Attention returns to N16bn NDDC permanent hqr as Akwagaga vows action

Attention returns to N16bn NDDC permanent hqr as Akwagaga vows action

The longest on-going project in the Niger Delta, the 13-storey permanent headquarters of the Niger Delta Development Commission (NDDC), is full of action again. This is because the interim CEO of the Commission, Akwagaga Lelegima Enyia, who has been described as a woman full of fury, has expressed anger that the builder has failed to build his own house. Her anger is enough to have made her vow to move her table to the uncompleted N15.222BN building located at the Marine Base area of Port Harcourt.

Already, the project which was inherited as assets from the Oil Minerals Producing Areas Development Commission (OMPADEC), is said to be at 50 per cent completion with about N8BN paid, but it looks obvious that substantive CEOS of the NDDC hardly intended to complete it. Many have wondered why it seemed to be interim MDS that often see reason to pump action into it. Akwagaga (Dr Enyia) started her career in ONPADEC as an assistant director and must be hurting every year as she sees the building that may be as old as her stint in the Commission standing still while the NDDC went about building other parts of the oil region.

A source in the Commission described the imposing builder as a familiar feature on the Marine Base skyline. A media guru, publisher and now media aide to the new boss, Bekee Anyalewechi, posted on his facebook wall thus; “Those who weave a narration of absolute failure and ignoble history around the Commission pitch their background on this building. They say it is a due but sad memoir on NDDC’S “failure”. They have argued that it is a fair interpretation of the sad rhythm emanating from a broken drum of erstwhile hope. What’s the jinx behind this behemoth of regional confluence? Would it ever be broken?”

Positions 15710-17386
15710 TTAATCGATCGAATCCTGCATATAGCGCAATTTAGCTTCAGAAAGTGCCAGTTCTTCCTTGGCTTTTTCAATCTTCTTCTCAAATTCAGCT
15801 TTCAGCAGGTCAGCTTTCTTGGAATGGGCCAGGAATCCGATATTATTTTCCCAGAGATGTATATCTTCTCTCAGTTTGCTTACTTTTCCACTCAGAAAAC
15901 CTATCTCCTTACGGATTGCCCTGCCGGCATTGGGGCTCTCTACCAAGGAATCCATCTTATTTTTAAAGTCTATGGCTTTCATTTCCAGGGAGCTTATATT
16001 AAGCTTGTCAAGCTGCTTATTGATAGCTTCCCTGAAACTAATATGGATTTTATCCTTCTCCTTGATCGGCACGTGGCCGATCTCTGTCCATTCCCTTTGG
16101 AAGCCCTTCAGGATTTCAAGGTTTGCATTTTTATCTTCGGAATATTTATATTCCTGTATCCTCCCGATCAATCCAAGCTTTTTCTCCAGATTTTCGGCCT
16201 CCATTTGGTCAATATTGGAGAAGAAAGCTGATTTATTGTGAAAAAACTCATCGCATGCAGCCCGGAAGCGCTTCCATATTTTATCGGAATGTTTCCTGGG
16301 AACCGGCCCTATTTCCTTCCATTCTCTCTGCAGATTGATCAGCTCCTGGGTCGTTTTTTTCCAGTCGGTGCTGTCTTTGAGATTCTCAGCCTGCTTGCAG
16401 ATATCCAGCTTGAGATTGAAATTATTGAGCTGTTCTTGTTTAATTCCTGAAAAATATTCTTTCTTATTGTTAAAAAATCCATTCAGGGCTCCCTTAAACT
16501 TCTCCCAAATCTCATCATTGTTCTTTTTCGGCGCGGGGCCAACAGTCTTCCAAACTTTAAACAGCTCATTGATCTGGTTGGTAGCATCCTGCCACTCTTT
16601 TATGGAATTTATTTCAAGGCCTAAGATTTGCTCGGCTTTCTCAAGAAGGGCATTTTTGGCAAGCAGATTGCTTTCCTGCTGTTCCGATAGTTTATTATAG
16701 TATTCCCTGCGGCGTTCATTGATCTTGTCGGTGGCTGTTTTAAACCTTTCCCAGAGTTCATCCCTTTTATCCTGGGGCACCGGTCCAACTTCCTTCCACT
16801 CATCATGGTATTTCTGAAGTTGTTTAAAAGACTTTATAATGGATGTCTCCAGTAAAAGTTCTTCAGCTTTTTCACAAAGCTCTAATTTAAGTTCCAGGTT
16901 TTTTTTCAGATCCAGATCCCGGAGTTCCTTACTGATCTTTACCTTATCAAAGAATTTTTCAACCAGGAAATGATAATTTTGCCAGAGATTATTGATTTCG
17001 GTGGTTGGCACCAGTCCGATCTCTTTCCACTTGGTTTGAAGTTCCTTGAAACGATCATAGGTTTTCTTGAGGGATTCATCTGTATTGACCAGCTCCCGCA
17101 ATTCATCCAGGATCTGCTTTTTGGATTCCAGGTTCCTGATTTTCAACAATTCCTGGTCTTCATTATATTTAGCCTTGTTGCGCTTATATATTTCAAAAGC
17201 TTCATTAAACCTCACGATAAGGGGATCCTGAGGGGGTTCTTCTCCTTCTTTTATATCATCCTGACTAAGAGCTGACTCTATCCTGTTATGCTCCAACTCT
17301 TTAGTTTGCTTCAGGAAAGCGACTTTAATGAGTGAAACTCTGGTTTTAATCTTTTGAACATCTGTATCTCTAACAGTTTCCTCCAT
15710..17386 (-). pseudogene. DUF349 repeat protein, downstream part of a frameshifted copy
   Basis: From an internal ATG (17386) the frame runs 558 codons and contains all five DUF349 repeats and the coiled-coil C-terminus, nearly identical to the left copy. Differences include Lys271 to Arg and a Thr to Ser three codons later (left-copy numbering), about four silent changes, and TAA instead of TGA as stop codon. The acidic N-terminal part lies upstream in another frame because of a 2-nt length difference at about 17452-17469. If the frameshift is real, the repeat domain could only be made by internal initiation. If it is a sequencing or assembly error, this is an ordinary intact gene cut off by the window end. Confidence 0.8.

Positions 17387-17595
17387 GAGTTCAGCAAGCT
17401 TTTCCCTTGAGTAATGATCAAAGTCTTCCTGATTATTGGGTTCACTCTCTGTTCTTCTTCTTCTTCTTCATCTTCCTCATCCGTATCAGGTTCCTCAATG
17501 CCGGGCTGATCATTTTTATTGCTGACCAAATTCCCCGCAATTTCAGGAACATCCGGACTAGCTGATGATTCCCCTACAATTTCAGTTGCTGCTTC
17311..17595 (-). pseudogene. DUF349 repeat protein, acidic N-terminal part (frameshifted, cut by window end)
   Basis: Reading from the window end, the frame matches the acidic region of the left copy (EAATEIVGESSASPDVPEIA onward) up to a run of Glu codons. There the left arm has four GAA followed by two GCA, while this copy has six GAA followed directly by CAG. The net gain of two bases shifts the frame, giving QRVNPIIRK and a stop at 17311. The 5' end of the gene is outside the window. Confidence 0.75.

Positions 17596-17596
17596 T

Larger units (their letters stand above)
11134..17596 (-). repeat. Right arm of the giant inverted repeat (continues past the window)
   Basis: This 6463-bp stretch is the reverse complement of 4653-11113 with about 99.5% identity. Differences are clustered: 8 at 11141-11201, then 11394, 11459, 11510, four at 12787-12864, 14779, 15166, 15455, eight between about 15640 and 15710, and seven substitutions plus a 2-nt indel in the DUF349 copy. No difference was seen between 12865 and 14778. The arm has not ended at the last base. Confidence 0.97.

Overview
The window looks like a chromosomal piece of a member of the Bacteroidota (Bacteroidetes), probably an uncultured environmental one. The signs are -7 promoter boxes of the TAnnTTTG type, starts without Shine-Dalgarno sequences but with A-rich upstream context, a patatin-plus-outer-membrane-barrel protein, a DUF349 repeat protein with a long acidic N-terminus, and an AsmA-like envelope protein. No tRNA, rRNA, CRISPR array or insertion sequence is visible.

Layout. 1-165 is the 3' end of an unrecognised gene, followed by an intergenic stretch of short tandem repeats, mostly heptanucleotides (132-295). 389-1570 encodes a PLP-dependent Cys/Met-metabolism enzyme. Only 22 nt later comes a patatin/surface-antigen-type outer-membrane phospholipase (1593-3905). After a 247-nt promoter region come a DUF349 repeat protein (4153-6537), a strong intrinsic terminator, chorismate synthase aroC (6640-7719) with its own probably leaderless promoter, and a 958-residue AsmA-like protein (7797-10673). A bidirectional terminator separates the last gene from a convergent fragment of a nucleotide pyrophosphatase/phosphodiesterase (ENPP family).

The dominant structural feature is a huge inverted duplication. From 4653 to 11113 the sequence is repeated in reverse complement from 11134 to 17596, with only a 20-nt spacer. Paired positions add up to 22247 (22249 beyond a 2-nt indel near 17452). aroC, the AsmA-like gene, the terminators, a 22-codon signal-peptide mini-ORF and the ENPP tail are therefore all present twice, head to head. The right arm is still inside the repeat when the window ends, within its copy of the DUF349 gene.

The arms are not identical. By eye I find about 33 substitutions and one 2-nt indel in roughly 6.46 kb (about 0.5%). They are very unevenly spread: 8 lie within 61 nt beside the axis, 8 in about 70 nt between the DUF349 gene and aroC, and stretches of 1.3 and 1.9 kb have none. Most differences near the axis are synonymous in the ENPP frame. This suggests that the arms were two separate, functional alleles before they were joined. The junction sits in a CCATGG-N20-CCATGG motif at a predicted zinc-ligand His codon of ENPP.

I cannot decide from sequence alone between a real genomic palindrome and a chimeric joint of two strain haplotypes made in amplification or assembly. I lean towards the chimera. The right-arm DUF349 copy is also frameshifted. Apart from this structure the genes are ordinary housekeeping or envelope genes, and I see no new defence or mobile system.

He went ahead to announce that the new boss has declared her determination to use every minute available in her expectedly short term (waiting for the board to be screened by Senate) to push the complex nearer to completion. The Ag MD, he wrote, is bent on expediting action to achieve this seemingly elusive project. “Life has returned to site and contractor’s equipment have zoomed into action. We shall be telling the story henceforth as God gives her grace to serve.”

This revelation has attracted instant attention and ovation. The contractors seem the most excited, recalling how neglect and non-payment had caused setback and dejection as bills remain unattended to. Many have recalled that most of the substantive CEOS rather execute their political ambitions (often to fight to become governor in some state) than put any zeal into the project. Others suggest that most MDS ignored projects where they would not have huge sums to extract but would prefer new projects where they could build the cost themselves. A source said: “It takes a disciplined and contented person to put all energy into a project that does not promise huge kickback. Only few CEOS of the Commission fall into this category”.

Thus, the newly appointed Ag Managing Director has vowed to give full attention to completing this headquarters project. She has thus charged the contractor handling it to work expeditiously towards completing the project.

The new CEO expressed dissatisfaction with the pace of work at the main office building and the ancillary structure. She said: “I am not impressed with what I saw today. I am not happy that after all these years; this is the level of work done. I will be here to work if need be to ensure that by December the work will at least get up to 80 per cent.

“From time to time, I will be here to do my work. If necessary, I will bring my table and my chair here to work because we must get value for money.

“I will be happy if when paid the progress made will be exactly the work done. I can assure you that the government is ready to release fund to ensure that the project will be completed as soon as possible.”

The NDDC boss said that the contractor had assured her that the project would be ready by June next year. “I will hold the contractor to his words,” she said.

The Project Manager, an architect, Clement Udie, said that the headquarters complex, which was initiated by the defunct Oil Minerals Producing Areas Development Commission (OMPADEC) has so far got to 50 per cent completion. He explained that the complex would include ancillary facilities such as a medical centre, car park, restaurant, bank, among others.

He assured the NDDC that they were working according to set standards, stating that the contractors involved in the project were determined to complete the multi-storey building by June 2020.